Judy Rodman - All Things Vocal Blog: February 2013

Training & insights for stage and studio singers, speakers, vocal coaches and producers from professional vocal coach and author of "Power, Path & Performance" vocal training method.

Sunday, February 17, 2013

Singing Soft Powerfully - Make Light Phrases Zing!


 Singing soft doesn't have to mean communicating weakly. Getting this right can make the difference between a soft passage that no one pays attention to and one that subtly but surely sucks the air out of the room and demands attention!

First verses, breakdown choruses, light bridges, tags are some common places that can be more effective with softer dynamics. Confusing soft singing with meek, ineffective sound is actually something I hear all too often and is too important to leave uncorrected.  Here are some ways to get powerful emotional responses from soft singing:

Don't drop your voice off the map...

Good and interesting vocal dynamics require variety in volume intensity. However, level your intensity a bit... definitely back off loud notes, but also don't sing so soft or 'covered' (hollow, hooty) that you can't be heard, especially on low notes. Use tone variation -- communicate passion in all the notes and lyrics -- instead of huge volume swings. Your voice won't scare or lose your live performance listener, and it will also record much better.

Keep your articulation clear...

Lowering vocal volume shouldn't lower your clarity. You can whisper and still draw the ear to you if you make sure to make the words are understandable.

Use the power of hushed intensity...

This is something I learned as a jingle singer where everything we sang had to have memorable impact as well as surgical precision. Keep energy in your breath compression power source! Your soft tone needs to be supported and controlled. Singing soft is a kindred art to ballet, juggling, plate spinning, putting a golf ball... it looks so easy, but it takes real power to support the apparent effortlessness (quite the paradox, isn't it?)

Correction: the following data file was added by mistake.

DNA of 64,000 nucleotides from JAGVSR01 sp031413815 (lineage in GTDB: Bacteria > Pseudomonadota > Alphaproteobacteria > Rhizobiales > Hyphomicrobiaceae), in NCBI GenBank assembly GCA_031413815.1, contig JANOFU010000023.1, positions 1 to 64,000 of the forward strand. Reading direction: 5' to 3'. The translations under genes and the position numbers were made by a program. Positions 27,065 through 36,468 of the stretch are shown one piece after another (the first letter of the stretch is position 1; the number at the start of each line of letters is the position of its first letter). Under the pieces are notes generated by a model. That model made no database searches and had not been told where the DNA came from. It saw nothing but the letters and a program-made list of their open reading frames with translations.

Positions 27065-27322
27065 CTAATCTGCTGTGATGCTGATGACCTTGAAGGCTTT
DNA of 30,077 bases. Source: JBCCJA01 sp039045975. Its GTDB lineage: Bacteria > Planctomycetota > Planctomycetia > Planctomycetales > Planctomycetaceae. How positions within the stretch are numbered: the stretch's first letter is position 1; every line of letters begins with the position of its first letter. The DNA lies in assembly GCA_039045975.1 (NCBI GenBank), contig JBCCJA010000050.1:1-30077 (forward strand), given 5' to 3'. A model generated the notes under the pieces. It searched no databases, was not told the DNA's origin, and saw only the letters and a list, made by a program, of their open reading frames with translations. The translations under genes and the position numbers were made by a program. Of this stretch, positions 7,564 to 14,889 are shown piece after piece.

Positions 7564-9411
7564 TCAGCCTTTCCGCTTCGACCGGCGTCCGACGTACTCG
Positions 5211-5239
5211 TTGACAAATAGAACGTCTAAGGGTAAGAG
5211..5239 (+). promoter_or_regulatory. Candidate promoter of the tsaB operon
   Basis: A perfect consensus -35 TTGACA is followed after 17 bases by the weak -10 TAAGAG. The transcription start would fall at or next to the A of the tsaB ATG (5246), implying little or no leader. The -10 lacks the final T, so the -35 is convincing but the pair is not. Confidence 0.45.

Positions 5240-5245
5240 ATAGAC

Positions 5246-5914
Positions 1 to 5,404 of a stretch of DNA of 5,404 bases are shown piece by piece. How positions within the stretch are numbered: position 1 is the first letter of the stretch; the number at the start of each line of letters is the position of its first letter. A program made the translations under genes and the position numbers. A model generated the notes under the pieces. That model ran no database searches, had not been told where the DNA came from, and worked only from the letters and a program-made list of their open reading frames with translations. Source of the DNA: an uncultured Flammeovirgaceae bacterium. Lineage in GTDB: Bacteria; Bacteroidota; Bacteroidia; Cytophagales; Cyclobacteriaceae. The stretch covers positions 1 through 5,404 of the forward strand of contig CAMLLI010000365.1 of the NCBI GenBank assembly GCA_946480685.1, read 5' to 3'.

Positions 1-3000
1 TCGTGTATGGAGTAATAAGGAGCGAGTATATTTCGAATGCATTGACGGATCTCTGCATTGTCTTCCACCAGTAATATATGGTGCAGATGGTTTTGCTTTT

Listen to playback

Put on the listener's hat. Do you hear yourself communicating or just keeping the message to yourself?

Remember: Soft singing is not for wimps! Come on... zing somebody!



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Monday, February 11, 2013

A Sneaky Source of Vocal Tension... Dehydration!

This is a quick post today. Just thought I'd share with you something besides wrong vocal technique that can cause vocal tension and strain. When you have this condition, it doesn't matter how right you sing, your voice will still get tired. I actually diagnosed this pesky source of vocal fatigue in one of my students just yesterday:

It's dehydration!

Even if you're just a little short of water, your vocal cords will suffer to some degree or another, because your body doesn't consider them as first priority for scarce h2o. You can read my article about hydration and the voice at the H2O Overdrive site.

So what do you do if you are in need of a quick fix (you don't have time to let your body absorb in the usual time-lag way the water you drink that your voice needs)? I have three suggestions:

1. Drink a diluted solution of 25% pineapple juice (a little can of Dole's will do) and 75% water. The pineapple juice has enzymes that make the throat feel wonderful.
2. Drink one of the products they sell at the H2O Overdrive site. These formulations really are fantastic. I like diluting mine with water, about half and half. I keep them on hand for my own performances.
3. Hydrate yourself through steam before your performance (shower, hot bath, warm air humidifier).

But the best thing of all to do is stay hydrated on a regular basis. A good rule of thumb I've heard from nutritionists is to take your weight, divide in half, that's the average ounces of water you should drink daily.

Think this fix is too simple to be that important?

Let me answer with old proverb... possibly dating in some form back to the first century:
"For The Want Of A Nail"
For want of a nail the shoe was lost.
For want of a shoe the horse was lost.
For want of a horse the rider was lost.
For want of a rider the message was lost.
For want of a message the battle was lost.
For want of a battle the kingdom was lost.
And all for the want of a horseshoe nail.
My paraphrase would end with the line:
"For the want of water the voice was lost." Word to the wise:)

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